Stalin poster of the week is a weekly excursion into the fascinating world of propaganda posters of Iosif Stalin, leader of the USSR from 1929 until his death in 1953.
Here, Anita Pisch will showcase some of the most interesting Stalin posters, based on extensive research in the archives of the Russian State Library, and analyse what makes these images such successful propaganda.
Anita’s new, fully illustrated book, The personality cult of Stalin in Soviet posters, 1929 -1953, published by ANU Press, is available for free download here, and can also be purchased in hard copy from ANU Press.
After the Great Patriotic War (Second World War), emphasis in propaganda was increasingly placed on technical expertise over the breakneck physical labour characteristic of the Stakhanovite era. Thee science budget of the Soviet Union tripled in 1946.
Iraklii Toidze uses a richly symbolic visual image to illustrate this new emphasis, captioned by the familiar text, ‘Under the banner of Lenin, under the leadership of Stalin, forward to the victory of communism!’
This 1949 poster employs the preferred Toidze palette of black, white and red, with small embellishments of gold. The top half of the poster is dominated by the figures of Lenin and Stalin.
Lenin appears as a life-size sculpture in characteristic pose, right arm extended and whole hand beckoning the crowd forward and appears to be shepherding Stalin forward.
Stalin, only slightly less monolithic due to the higher contrast on his figure, mirrors Lenin’s gesture almost exactly, except that his right index finger points and his left hand drapes over the podium.
The pole of the ubiquitous scarlet banner divides the background in half vertically, at exactly the place where the heads of Lenin and Stalin meet, identifying Stalin with the banner, but not Lenin, a link that is visually reinforced by the touches of red on Stalin’s uniform. The podium on which Stalin and the statue of Lenin are elevated divides the top and bottom halves of the poster.
Beneath the podium, with their backs to Lenin and Stalin, are civilian members of the populace. On the left, a young female agricultural labourer, a huge sheaf of wheat over her right shoulder, stands next to a young male worker, both looking forward in the direction indicated by Lenin and Stalin.
On the right, a young man holds aloft a sparkling white book with the words ‘Marx, Engels, Lenin, Stalin’ emblazoned on the front cover in gold. His pose mimics that of Lenin and Stalin, although his right hand does not point, but clutches the sacred text.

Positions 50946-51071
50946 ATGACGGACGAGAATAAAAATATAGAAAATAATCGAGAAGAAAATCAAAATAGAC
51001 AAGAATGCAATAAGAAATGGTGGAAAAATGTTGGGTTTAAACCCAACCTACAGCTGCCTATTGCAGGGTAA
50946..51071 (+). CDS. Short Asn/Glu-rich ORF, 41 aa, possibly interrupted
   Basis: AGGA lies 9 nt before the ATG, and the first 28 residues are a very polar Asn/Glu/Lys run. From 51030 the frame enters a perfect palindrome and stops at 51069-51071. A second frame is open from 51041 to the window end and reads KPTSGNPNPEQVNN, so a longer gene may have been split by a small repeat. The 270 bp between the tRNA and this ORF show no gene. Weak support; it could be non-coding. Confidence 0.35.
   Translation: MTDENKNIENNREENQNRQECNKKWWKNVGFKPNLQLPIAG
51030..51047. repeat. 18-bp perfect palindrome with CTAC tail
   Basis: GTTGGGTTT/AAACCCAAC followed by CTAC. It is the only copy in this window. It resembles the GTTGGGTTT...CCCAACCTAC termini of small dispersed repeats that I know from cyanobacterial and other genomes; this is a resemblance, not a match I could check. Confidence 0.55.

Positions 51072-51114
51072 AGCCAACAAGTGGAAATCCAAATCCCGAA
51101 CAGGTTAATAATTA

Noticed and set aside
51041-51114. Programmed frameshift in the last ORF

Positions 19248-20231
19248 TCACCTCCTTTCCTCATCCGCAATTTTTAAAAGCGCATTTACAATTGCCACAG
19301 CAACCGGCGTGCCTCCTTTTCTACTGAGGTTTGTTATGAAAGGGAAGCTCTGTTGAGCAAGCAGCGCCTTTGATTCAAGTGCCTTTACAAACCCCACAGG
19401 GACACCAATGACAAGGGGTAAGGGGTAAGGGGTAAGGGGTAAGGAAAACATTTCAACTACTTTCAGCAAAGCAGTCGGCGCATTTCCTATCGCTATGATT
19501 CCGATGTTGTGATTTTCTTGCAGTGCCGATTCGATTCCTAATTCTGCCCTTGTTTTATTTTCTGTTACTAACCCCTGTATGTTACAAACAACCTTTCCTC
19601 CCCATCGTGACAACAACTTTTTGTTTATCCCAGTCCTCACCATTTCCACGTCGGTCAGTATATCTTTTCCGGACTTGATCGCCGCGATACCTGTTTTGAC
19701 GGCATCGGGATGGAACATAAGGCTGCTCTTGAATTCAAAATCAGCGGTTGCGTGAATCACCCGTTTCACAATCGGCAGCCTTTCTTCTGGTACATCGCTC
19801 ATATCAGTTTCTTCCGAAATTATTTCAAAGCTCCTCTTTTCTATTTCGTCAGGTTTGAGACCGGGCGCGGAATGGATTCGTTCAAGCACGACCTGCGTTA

Behind him is a young woman with windswept hair who adopts the same pose and looks up to Lenin and Stalin for guidance. In her right hand is a large spray of flowers, symbolising abundance and kultur’nost, the postwar emphasis on living a cultured lifestyle.
The left or ‘Lenin side’ of the poster is associated with the past — the two young workers are manual labourers, in the factory and field. Stalin’s side of the poster represents the present pushing on to the future.
The two young people are not dressed for manual labour and rely on education and a sound knowledge of the science of Marxism, as adapted by Lenin and Stalin, for the imminent victory of communism. The early 1950s saw a continuation of the emphasis on education and the mastery of science, with a number of posters published in 1952 on these themes.
Anita Pisch‘s new book, The personality cult of Stalin in Soviet posters, 1929 – 1953, is now available for free download through ANU Press open access, or to purchase in hard copy for $83. This lavishly illustrated book, featuring reproductions of over 130 posters, examines the way in which Stalin’s image in posters, symbolising the Bolshevik Party, the USSR state, and Bolshevik values and ideology, was used to create legitimacy for the Bolshevik government, to mobilise the population to make great sacrifices in order to industrialise and collectivise rapidly, and later to win the war, and to foster the development of a new type of Soviet person in a new utopian world.
You can visit Dr. Anita Pisch’s personal website at www.anitapisch.com